If the prospect of choking down tasteless, dried-out turkey for Thanksgiving makes you want to protest, give your oven the pink slip this year and invest in a deep fryer.
Story: Shemir Wiles Photos: Fred Lopez
I hate dry turkey. It’s tough. It’s stringy. It’s bland. And no matter how many globs of gravy you slather on it, that cardboard carved-up bird is still as dry as a bone in the middle of the Sahara Desert.
For years I have heard people rave about deep-fried turkey, and I thought to myself, “They’ll deep fry just about anything in the South.” But I also thought I wanted to — no — I needed to try it. If there was even a sliver of a chance I could savor moist, flavorful turkey, I was going to look for it. And thank goodness, I found it popping and sizzling in a stainless steel fryer behind Carroll Jaskulski’s Mount Dora home.
Carroll calls himself a “confident amateur” when it comes to his skills in the kitchen. His love of food stems from his childhood. Growing up with a Sicilian mother meant food was synonymous with love and family. Moreover, she showed him how to be safe around the kitchen. As a young boy in the Boy Scouts, Carroll learned the intricacies of cooking over an open flame. When he found himself a single parent to his children, he refused to be a “drive-thru dad,” opting instead to prepare fresh, well-balanced meals.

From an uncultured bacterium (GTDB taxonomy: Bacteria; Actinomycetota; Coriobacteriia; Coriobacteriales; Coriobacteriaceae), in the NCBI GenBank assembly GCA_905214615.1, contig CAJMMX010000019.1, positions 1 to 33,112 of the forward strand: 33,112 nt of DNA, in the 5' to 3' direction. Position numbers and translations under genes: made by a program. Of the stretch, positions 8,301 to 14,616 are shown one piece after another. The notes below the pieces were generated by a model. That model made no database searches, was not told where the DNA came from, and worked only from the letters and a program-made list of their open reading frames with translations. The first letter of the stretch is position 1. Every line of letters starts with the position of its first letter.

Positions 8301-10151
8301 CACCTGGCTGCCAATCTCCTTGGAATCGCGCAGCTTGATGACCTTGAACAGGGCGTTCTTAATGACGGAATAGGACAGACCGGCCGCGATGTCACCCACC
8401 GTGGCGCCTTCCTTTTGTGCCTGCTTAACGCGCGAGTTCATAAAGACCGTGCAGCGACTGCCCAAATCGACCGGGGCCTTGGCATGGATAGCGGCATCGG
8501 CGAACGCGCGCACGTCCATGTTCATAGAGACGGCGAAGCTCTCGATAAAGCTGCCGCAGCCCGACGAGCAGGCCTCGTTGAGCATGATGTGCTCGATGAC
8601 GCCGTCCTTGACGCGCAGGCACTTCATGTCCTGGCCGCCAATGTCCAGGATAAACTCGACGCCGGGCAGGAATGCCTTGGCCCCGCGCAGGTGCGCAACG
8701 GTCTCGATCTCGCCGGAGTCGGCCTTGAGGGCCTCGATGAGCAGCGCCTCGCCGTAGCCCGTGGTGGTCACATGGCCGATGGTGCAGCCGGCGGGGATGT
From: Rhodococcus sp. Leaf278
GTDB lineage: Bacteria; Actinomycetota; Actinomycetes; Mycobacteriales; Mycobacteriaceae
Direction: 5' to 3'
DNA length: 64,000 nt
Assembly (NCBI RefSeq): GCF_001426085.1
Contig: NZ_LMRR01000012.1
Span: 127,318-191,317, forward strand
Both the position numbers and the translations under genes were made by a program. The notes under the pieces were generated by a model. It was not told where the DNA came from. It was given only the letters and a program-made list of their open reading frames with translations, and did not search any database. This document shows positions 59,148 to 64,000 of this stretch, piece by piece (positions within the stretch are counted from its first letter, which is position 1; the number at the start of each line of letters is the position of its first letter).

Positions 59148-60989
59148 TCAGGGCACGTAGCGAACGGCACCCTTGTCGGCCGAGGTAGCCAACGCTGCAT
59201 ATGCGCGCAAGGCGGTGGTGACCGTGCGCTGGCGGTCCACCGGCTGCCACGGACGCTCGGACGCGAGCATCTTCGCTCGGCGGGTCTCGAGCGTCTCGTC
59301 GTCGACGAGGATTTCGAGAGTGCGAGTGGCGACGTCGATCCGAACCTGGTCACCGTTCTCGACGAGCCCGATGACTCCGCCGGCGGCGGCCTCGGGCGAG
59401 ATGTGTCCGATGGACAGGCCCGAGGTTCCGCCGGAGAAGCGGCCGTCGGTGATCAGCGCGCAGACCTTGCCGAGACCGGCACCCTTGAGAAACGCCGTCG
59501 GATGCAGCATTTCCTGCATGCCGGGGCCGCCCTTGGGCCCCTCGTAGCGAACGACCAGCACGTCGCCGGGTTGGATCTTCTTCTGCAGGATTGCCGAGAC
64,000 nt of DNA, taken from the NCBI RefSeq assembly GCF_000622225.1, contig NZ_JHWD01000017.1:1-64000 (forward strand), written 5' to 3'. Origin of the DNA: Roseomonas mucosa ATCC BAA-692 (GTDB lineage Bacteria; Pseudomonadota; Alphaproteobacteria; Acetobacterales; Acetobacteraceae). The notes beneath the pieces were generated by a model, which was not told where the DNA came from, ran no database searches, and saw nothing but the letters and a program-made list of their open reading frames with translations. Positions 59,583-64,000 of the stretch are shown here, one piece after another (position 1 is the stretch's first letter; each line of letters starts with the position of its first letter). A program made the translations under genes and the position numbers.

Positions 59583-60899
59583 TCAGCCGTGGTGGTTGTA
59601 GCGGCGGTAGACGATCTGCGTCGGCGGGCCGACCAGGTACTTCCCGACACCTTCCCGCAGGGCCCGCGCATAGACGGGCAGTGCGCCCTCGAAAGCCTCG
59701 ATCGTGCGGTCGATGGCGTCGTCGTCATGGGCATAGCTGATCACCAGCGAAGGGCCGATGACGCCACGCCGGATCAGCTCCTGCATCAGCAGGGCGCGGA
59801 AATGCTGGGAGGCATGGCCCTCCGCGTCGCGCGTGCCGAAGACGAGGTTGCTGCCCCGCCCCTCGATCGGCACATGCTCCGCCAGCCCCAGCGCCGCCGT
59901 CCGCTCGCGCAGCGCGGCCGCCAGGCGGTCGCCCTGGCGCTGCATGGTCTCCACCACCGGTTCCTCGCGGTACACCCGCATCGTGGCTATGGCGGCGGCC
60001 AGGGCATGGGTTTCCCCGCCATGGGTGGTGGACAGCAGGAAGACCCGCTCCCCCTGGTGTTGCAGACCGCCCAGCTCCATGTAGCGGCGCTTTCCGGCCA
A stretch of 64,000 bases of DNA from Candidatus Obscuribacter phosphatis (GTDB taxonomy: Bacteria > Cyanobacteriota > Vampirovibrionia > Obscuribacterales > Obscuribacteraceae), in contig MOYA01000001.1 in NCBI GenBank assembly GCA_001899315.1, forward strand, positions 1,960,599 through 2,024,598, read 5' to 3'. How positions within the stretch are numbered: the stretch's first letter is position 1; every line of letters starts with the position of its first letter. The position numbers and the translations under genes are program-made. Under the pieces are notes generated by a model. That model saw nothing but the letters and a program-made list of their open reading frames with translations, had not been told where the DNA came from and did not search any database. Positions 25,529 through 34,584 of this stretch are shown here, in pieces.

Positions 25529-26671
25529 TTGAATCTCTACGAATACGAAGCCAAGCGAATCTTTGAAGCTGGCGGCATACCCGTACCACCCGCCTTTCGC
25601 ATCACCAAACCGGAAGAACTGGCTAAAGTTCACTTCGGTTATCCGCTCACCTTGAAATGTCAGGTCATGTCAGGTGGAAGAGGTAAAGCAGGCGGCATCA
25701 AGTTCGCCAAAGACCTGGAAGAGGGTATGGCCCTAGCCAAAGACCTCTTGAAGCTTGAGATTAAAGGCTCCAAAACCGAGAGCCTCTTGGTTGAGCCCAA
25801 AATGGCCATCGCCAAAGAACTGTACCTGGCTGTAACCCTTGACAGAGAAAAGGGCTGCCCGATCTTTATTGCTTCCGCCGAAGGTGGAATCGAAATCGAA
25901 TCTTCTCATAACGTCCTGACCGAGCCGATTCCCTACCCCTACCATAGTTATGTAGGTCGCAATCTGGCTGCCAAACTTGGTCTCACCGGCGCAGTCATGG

For Thanksgiving, Carroll explains it has been family tradition to always have two birds: a large one roasted the traditional way and a smaller one cooked with a theme in mind (Cuban-style and Jamaican jerk-infused turkeys have been favorites of the past). However, one year, Carroll’s son Chris, who has been frying turkeys since his college days, suggested having fried turkey as an option. And from the very first bite, Carroll was hooked.